What are the MEE and MPT?
What is the MEE®
The Multistate Essay Examination (MEE) is not as heartbreaking as you think; it is typically given on Day 1 of your bar examination. This portion of the exam is 3 hours long with 6 essay questions. This means that you should aim to fully answer each of the questions in 30 minutes or less to be sure that you have enough time to complete this portion of the exam.
What is the PURPOSE of the MEE?
It was created to test your ability to communicate law in a written format.
This means that it wants to know that you not only understand the law, but also know how to apply it with reasoning.
According to the NCBE, the purpose of this exam is to test the examinee’s ability to:
- Identify legal issues raised by a hypothetical factual situation
- Separate material which is relevant from that which is not
- Present a reasoned analysis of the relevant issues in a clear, concise, and well-organized composition.
- Demonstrate an understanding of the fundamental legal principles relevant to the probable solution of the issues raised by the factual situation
“The primary distinction between the MEE and the Multistate Bar Examination (MBE) is that the MEE requires the examinee to demonstrate an ability to communicate effectively in writing.”
Alrighty, let’s make a little more sense of these abilities, remember IRAC:
- Identify the issue
- Relevant law- What is relevant to the issue
- Apply the facts- What are the facts, develop legal arguments
- Conclusion- After you’ve carefully completed the above steps, come to your logical conclusion
In most states, including UBE, the MEE is worth 30% of your total exam score. Furthermore, in other states, the range is typically 30%-50%. Thus, it is critical that you do well on this portion of the exam. Having adequate MBE knowledge will work hand in hand with your own writing style to kill this exam.
What is the MPT®
According to the NCBE, The MPT is two 90 minute items. The materials for each MPT include a File and Library.
What is a File on the MPT?
A file consists of source documents containing all the facts of the case. The specific assignment the examinee is to complete is described in a memorandum from a supervising attorney. The File might include transcripts of interview, depositions, or trials, pleadings, correspondence, client documents, contracts, newspaper articles, medical records, police reports, or lawyer’s notes.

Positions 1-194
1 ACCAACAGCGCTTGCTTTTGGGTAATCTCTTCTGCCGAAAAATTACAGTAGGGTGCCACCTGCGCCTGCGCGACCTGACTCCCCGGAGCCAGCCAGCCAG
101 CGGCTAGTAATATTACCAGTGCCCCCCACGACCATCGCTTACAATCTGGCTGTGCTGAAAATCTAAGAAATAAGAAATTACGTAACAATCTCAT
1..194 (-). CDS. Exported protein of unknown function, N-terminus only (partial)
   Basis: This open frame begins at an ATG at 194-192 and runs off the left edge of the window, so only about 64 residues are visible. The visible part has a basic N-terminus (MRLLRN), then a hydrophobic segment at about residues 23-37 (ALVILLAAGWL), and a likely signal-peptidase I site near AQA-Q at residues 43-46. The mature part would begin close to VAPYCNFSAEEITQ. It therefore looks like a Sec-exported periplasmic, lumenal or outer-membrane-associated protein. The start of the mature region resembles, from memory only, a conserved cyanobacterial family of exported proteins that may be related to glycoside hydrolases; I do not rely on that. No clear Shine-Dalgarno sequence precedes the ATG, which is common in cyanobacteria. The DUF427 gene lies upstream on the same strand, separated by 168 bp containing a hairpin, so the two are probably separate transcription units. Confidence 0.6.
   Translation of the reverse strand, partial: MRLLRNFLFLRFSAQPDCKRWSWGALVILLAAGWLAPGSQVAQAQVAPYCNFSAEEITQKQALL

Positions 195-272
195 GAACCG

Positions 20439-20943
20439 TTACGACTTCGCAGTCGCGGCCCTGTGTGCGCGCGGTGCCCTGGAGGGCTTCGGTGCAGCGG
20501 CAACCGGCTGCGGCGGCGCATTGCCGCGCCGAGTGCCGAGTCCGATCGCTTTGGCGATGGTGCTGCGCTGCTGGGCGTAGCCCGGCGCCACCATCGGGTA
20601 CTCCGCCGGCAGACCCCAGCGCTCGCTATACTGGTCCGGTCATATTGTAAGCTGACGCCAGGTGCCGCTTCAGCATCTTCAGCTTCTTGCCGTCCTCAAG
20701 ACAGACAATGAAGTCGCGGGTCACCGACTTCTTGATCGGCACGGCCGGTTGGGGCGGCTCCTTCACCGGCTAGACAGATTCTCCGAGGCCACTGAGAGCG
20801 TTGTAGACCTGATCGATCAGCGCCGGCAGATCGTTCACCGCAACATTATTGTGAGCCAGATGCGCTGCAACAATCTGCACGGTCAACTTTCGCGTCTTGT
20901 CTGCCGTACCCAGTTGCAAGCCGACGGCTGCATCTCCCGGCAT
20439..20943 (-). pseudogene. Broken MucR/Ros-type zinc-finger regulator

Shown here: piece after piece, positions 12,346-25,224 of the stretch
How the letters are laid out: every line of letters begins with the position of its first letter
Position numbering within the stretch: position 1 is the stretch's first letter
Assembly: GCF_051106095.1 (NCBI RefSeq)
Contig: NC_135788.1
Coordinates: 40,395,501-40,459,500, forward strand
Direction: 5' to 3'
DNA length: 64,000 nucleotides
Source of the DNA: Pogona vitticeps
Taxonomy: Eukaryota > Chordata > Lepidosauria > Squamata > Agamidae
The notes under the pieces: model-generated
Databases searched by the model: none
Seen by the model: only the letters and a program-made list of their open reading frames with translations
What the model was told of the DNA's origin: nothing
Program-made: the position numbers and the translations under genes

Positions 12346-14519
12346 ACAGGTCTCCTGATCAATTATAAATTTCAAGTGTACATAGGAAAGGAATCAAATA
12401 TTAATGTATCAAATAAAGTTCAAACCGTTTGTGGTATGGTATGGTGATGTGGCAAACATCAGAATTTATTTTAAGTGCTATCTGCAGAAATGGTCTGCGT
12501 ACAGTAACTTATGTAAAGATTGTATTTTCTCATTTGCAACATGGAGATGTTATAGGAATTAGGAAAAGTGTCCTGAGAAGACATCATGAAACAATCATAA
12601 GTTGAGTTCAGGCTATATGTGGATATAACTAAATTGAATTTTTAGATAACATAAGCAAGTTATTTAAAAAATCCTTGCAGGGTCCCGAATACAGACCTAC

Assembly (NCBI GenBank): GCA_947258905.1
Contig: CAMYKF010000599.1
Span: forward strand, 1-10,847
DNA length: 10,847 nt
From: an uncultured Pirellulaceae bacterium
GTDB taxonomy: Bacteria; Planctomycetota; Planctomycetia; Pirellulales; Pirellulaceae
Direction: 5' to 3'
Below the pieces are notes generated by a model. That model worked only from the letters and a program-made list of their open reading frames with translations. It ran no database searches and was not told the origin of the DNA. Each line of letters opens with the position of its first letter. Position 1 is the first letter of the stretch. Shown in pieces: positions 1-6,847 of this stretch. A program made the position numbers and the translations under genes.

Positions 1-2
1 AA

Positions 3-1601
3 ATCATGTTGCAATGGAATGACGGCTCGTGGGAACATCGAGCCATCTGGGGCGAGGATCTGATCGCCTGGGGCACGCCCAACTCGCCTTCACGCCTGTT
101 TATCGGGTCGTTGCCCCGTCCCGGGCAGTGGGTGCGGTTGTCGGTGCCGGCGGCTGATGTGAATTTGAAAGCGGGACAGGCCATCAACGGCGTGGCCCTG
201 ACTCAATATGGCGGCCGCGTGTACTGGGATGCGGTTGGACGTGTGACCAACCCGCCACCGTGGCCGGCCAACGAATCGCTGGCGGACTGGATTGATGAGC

What is a Library on the MPT?
The Library may contain cases, statutes, regulations, or rules, some of which may not be relevant to the assigned lawyering task. The examinee is expected to extract from the Library the legal principles necessary to analyze the problem and perform the task. The MPT is not a test of substantive law; the Library materials provide sufficient substantive information to complete the task.
The Skills Tested on the MPT
The MPT Requires Examinees to:
- Sort detailed factual materials and separate relevant from irrelevant facts
- Analyze statutory, case, and administrative materials for applicable principles of law
- Apply the relevant law to the relevant facts in a manner likely to resolve a client’s problem
- Identify and resolve ethical dilemmas, when present
- Communicate effectively in writing
- Complete a lawyering task within time constraints
These skills are tested by requiring examinees to perform one or more of a variety of lawyering tasks. For example, examinees might be instructed to complete any of the following: a memorandum to a supervising attorney, a letter to a client, a persuasive memorandum or brief, a statement of facts, a contract provision, a will, a counseling plan, a proposal for settlement or agreement, a discovery plan, a witness examination plan, or a closing argument.
The MPT typically accounts for 20% of your overall Bar score. The MEE and MPT combined is worth 200 points, which means 80 of those scored points will be coming directly from MPT. With that said, each MPT question is worth 40 points (if you remember, there are two MPT questions on the exam).
However, don’t look too much into the individual points of each portion of the exam. Remember that you are looking to obtain a high overall score.
Knowing the MBE will give you the best leverage when taking the Bar. By understanding the MBE, you will be able to tactfully navigate through the MEE and MPT portions of the exam.
Master these topics before the bar
Make MBE Prep part of your bar prep program: